Tuesday, December 23, 2014
Sloyd lathe work...
In B. B. Hoffman's book, The Sloyd System of Woodworking published in 1892, a chart is included explaining the advantages and disadvantages of various crafts for use in school. Of Sloyd lathe work, it says in response to the question,“Is it in accordance with the child’s capabilities? No."
Among further questions and answers are these:
Does it give a respect of rough bodily labor? Hardly.
Does it train to habits of order and exactness? Partly.
Is it beneficial from the hygienic point of view? No.
Does it allow of methodical arrangement? No.
Does it teach general dexterity of hand? No.
To all of these questions and several more, Sloyd Carpentry was given a resounding yes.
N. Christian Jacobsen had noted that if knives were to be considered too dangerous for schools where children would be under close supervision by adults but that children were to be allowed to use them unsupervised outside of school, there was a false logic at work. Would it not be better that children be taught to use knives safely and responsibly as tools of creativity and not danger?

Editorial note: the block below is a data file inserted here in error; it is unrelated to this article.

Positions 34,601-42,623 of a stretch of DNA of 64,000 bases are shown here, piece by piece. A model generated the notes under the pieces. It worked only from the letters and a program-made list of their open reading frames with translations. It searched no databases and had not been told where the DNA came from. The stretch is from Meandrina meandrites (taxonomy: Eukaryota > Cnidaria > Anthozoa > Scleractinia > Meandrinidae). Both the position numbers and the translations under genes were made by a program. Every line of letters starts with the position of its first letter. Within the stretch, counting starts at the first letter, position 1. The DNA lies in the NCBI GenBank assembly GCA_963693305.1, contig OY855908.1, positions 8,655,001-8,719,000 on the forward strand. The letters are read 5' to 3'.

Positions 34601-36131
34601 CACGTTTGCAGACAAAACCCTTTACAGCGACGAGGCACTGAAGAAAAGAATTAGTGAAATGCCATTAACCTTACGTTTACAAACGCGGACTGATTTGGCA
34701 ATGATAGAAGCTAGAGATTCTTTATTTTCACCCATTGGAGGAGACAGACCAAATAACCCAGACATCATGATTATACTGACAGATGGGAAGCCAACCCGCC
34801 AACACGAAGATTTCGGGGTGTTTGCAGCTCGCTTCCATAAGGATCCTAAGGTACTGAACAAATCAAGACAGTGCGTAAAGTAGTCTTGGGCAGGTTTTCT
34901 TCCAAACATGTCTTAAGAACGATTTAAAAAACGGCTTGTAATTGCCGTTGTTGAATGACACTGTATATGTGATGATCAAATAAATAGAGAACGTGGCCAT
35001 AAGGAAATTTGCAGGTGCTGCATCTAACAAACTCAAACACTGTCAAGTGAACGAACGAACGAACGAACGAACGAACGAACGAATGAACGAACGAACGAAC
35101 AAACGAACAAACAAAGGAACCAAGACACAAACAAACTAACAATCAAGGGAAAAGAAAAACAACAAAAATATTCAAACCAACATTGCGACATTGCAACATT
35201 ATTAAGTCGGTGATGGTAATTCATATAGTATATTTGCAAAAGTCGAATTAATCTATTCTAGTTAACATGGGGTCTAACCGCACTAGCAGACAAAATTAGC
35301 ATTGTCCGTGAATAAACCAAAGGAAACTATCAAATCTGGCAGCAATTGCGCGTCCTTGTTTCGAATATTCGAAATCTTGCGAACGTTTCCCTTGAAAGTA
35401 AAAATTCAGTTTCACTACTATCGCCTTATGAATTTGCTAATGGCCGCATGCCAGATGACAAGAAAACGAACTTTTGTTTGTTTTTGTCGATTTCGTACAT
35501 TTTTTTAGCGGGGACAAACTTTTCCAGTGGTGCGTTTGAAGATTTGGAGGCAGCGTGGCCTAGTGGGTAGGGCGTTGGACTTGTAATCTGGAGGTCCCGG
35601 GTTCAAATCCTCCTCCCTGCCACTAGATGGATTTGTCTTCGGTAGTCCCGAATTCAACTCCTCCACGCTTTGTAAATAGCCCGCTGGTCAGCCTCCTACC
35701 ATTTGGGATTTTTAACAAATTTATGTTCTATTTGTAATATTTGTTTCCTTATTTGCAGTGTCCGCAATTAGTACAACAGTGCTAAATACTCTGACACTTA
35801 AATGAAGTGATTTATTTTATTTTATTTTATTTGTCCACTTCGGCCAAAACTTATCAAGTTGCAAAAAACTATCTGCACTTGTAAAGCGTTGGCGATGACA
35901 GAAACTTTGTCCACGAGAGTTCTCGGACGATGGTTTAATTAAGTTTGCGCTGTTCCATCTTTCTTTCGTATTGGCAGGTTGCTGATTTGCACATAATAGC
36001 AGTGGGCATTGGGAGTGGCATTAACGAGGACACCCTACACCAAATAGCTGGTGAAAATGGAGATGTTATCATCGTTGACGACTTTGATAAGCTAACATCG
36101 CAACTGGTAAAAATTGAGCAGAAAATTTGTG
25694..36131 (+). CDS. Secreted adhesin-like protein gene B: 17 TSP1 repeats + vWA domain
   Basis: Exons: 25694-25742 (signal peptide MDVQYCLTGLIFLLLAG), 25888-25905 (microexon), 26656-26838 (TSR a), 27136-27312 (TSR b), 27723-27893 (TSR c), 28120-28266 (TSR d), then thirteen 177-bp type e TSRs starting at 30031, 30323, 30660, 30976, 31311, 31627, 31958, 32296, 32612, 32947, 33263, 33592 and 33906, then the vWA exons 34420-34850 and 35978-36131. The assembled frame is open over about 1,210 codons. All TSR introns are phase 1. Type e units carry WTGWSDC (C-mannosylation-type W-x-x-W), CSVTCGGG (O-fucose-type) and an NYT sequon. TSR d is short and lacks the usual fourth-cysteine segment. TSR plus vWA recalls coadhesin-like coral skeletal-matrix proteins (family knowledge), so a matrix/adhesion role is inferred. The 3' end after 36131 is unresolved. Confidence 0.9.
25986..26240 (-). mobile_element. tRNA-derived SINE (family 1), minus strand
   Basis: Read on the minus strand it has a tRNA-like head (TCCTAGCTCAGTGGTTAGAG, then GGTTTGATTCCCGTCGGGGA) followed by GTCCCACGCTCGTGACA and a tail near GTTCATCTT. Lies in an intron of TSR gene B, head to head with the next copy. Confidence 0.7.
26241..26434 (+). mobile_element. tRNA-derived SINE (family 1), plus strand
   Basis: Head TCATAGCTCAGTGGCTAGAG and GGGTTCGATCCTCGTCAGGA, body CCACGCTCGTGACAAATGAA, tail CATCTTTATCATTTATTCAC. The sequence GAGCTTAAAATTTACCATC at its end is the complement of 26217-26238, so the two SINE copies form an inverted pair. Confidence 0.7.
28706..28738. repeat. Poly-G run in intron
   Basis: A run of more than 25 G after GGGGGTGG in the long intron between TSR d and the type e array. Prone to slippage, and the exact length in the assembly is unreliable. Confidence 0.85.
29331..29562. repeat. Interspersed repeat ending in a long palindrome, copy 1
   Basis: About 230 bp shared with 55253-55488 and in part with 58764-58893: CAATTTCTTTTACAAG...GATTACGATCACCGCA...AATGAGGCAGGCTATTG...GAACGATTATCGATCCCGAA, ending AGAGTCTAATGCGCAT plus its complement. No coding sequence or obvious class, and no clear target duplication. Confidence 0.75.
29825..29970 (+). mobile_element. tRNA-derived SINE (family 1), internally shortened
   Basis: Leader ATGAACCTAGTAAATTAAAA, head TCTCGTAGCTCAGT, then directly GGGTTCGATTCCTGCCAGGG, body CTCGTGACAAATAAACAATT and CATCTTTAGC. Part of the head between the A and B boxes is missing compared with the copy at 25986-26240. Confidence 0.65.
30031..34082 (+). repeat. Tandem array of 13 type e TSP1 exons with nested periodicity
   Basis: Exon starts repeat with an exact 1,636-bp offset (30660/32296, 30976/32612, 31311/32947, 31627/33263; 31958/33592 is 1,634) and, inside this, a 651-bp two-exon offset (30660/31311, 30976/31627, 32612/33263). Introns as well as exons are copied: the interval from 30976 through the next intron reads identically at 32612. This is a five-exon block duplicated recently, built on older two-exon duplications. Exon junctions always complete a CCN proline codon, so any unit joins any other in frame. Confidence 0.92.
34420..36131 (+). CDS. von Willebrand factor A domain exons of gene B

In drilling through a cube, I had difficulties getting the holes drilled from opposite ends to align at the center and in seeking the cause, I found that the table of the drill press was tilted slightly. About two degrees from ninety meant that the holes would miss rather than connect. I made two iterations of jigs before I discovered the fault. Now that the table has been trued at 90 degrees, both jigs work better.
My second jig was formed using the table saw. First I cut the edge of stock at a 35 degree angle and then cut 30 degree miters on the ends to form the jig shown. The jig forms a perfect nest for the cube to fit as it is drilled.
It was challenging to figure out the bedding angle for the flat surfaces to support the cube in the jig. If I'd paid more attention in geometry class I might have been able to figure it out. Instead, I used trial and error. The first plane was cut at 45 degrees. When that didn't work, I adjusted the saw by 10 degrees to cut 35. That angle fit the cube like a glove. The results are shown in the photo below.
Make, fix and create...